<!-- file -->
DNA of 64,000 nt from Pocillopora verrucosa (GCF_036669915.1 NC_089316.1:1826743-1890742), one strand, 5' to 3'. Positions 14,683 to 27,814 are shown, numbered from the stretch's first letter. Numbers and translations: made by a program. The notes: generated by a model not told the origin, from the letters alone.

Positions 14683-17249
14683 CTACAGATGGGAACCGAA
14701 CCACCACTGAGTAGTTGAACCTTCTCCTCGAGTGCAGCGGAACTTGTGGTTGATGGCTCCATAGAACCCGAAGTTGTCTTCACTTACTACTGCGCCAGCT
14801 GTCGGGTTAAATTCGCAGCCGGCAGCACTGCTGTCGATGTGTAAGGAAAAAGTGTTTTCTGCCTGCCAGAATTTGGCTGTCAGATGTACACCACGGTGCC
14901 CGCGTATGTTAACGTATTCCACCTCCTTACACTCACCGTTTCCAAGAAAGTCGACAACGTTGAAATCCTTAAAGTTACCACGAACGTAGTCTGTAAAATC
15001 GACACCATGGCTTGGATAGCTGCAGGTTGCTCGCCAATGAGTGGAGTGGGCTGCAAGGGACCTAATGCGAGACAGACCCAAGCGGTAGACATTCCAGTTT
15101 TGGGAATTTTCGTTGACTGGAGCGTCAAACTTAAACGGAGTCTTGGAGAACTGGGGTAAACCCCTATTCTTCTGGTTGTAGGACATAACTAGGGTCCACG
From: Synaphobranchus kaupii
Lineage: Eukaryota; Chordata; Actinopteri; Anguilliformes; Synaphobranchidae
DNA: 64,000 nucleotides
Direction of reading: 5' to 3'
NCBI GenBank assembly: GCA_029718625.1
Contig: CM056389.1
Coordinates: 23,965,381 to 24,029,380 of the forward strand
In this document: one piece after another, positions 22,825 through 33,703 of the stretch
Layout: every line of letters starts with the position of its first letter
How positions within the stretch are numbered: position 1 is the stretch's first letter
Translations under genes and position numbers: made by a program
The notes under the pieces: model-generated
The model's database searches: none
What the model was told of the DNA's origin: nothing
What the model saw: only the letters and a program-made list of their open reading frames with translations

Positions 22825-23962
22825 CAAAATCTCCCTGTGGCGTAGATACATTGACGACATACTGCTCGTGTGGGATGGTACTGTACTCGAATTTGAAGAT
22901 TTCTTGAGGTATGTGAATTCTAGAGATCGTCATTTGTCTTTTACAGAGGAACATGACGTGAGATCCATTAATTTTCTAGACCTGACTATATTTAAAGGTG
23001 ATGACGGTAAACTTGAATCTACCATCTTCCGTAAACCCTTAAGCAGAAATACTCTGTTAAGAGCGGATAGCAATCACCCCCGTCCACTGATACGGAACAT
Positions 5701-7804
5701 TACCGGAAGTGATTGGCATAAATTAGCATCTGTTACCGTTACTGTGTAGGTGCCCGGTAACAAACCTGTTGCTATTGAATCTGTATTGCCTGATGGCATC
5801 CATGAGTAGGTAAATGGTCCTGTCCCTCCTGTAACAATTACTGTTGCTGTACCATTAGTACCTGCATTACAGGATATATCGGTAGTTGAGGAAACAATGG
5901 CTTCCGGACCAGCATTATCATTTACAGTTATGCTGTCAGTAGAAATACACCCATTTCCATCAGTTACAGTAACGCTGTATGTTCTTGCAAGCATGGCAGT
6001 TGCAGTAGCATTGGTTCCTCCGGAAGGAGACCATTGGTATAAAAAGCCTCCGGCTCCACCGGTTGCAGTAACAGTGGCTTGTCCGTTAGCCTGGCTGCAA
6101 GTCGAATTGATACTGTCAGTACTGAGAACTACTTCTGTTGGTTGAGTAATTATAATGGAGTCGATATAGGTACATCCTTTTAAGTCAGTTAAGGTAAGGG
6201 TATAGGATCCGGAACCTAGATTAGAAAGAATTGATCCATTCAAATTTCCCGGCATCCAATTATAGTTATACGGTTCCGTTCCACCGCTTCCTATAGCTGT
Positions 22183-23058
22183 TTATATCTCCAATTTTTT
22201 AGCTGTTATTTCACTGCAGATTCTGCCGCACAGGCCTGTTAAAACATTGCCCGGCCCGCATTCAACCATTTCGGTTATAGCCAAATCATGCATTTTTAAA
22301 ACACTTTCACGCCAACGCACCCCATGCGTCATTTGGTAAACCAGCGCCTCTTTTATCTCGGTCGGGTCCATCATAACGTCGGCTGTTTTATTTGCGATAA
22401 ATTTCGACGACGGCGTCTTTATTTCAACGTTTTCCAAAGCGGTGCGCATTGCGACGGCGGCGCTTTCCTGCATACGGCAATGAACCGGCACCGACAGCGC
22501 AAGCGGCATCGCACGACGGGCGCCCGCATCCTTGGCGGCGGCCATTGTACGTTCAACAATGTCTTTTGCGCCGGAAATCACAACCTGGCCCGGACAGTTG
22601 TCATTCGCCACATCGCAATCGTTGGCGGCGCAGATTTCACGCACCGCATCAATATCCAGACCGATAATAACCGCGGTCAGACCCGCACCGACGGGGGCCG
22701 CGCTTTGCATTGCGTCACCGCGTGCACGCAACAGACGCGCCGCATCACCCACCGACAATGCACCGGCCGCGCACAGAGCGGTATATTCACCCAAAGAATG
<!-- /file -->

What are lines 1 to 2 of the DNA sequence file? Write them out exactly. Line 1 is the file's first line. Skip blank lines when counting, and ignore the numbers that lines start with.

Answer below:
DNA of 64,000 nt from Pocillopora verrucosa (GCF_036669915.1 NC_089316.1:1826743-1890742), one strand, 5' to 3'. Positions 14,683 to 27,814 are shown, numbered from the stretch's first letter. Numbers and translations: made by a program. The notes: generated by a model not told the origin, from the letters alone.

Positions 14683-17249